Canadian GP: Lewis Hamilton wary of Ferrari's pace
|Canadian Grand Prix|
|Venue: Circuit Gilles Villeneuve. Dates: 5-7 June.|
|Live TV, text and radio commentary via the BBC TV, BBC Sport website and app. Full coverage details here.|
Lewis Hamilton is wary of the potential threat from Ferrari ahead of qualifying at the Canadian Grand Prix.
The world champion's Mercedes set the pace in both practice sessions on Friday, before crashing in torrential rain.
But Ferrari looked fast enough to worry Mercedes.
"The car is feeling really good out there, but Ferrari have possibly picked up the pace with their engine, which will be interesting," Hamilton said.
"But I think we are still going to be strong. I think we are still in good form. I feel good this weekend and I feel good with the car, very much the same as the last race."
Sunday's race starts at 19:00 BST, and Ferrari have brought an upgraded engine to Montreal, with a power boost which the team say is "not more than" 15bhp.
To produce the improvement, the Italian team have used up three of their permitted 10 remaining engine development 'tokens', which are ascribed to parts of the engine depending on their effect on performance.
Ferrari's Sebastian Vettel, who was second fastest to Hamilton in second practice, said he "hoped" the improvements had led to improved pace.
But technical director James Allison said he suspected Mercedes still had an advantage.
"It's hard to know quite what to make of today," Allison said. "When the weather mucks things up, people tend to work on slightly different programmes and it makes it hard to judge."
Mercedes driver Nico Rosberg said: "Ferrari seem to be very quick so let's see, they looked pretty close. I have to chat to my engineers to see what they think and look into that.
"They know much better than we do, what their real pace is compared to us, because they can see on the data and if they have turned up their engine compared to us and how much fuel they had on board.
"We can see all that and it means much more than the times, actually."
|'The Canadian Grand Prix has everything'|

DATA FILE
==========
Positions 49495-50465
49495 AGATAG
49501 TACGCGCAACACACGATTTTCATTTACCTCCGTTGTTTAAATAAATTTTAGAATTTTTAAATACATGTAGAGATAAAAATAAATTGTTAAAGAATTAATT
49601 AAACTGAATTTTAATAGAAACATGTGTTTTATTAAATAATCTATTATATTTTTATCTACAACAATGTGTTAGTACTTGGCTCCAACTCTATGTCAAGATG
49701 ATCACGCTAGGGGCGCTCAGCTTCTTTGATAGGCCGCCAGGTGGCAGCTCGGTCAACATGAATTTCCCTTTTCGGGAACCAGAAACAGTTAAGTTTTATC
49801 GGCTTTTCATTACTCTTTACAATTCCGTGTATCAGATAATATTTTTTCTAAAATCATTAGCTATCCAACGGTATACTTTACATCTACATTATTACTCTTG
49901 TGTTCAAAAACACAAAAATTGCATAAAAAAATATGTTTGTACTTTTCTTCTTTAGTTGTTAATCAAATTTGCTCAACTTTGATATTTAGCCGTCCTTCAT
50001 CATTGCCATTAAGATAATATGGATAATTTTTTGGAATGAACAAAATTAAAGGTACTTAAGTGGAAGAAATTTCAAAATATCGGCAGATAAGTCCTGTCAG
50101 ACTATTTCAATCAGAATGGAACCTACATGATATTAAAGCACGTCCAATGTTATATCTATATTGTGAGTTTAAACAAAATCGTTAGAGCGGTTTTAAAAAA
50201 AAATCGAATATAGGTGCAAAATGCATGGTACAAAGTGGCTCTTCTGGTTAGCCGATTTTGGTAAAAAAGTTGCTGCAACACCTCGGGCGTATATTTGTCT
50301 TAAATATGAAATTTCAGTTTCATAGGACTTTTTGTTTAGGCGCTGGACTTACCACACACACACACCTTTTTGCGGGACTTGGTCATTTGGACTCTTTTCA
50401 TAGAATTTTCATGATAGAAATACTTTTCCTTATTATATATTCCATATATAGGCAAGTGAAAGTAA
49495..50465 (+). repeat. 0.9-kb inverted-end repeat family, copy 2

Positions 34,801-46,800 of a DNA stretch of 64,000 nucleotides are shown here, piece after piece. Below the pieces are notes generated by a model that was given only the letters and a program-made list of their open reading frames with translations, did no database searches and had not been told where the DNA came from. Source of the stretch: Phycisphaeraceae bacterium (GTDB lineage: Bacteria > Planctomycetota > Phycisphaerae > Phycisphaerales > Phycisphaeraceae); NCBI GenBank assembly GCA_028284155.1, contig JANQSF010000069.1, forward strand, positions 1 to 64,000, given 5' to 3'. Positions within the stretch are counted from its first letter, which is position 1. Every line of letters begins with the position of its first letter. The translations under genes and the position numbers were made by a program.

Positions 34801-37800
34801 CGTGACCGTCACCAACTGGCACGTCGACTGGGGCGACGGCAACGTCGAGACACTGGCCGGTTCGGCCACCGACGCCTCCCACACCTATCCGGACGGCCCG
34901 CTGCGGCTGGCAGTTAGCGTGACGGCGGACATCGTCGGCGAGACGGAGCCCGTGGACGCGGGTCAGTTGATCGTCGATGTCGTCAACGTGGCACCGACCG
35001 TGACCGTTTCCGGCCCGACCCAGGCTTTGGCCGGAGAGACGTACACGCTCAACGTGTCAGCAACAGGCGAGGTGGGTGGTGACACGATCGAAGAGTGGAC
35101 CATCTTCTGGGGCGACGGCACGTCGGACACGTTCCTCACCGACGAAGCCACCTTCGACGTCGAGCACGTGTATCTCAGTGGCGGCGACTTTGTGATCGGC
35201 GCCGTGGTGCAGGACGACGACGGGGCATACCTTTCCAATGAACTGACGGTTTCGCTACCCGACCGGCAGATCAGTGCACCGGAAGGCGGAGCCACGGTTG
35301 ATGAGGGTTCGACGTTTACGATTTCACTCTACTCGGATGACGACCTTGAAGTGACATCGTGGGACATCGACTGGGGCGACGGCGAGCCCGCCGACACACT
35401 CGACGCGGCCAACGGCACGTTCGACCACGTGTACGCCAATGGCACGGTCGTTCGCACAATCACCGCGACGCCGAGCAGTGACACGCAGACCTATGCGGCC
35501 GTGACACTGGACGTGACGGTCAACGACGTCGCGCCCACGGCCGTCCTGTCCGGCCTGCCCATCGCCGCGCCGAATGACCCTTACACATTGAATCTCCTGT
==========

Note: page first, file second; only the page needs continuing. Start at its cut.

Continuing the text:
|For a start, there's the location. On a picturesque island in the middle of the forbidding St Lawrence Seaway, a stone's throw from downtown Montreal, one of the world's great cities.|
|The place is steeped in history. The race dates back to 1967, this specific venue to 1978, when Quebec-born Gilles Villeneuve won the inaugural race and created an instant national hero out of a man who was to go on to become one of the all-time greats. His legacy remains in the thousands who pack the place out every year.|
|And then there's the track. Apparently a simple mix of straights and chicanes ring-fenced by two hairpins, it is in fact deceptively difficult. Low-grip asphalt ringed by walls waiting to catch the unwary or careless.|
|Crashes are virtually guaranteed; breathless racing action, too. Add it all up, and it's no wonder it's one of the most popular races on the calendar.|
Ferrari's improvement adds an extra edge to a qualifying session that is expected to be held in dry conditions on the challenging Circuit Gilles Villeneuve on Montreal's Ile Notre Dame.
The semi-street track, which is surrounded by concrete walls, is notoriously difficult and several drivers made errors during Friday's two sessions.
Hamilton heads into the race weekend 10 points clear of Rosberg in the championship after losing the Monaco Grand Prix a fortnight ago following a team strategy error.
The world champion had three incidents in all in practice - a spin at the hairpin in first practice, a trip over the kerbs at the final chicane in second practice and then his terminal crash.
Mercedes had sent him out in what were initially damp conditions to do some practice starts to gather data on the clutch settings ahead of the race.
Mercedes executive director (technical) Paddy Lowe said: "We went out to do some practice race starts. That is a normal part of our P2 programme.
"Unfortunately the conditions worsened quicker than we anticipated and caught Lewis out but it should be fine for Saturday."
Britain's Hamilton, 30, said: "It's generally been a good day so I'm pretty relaxed. It didn't affect our running.
"It was like ice: very slippery."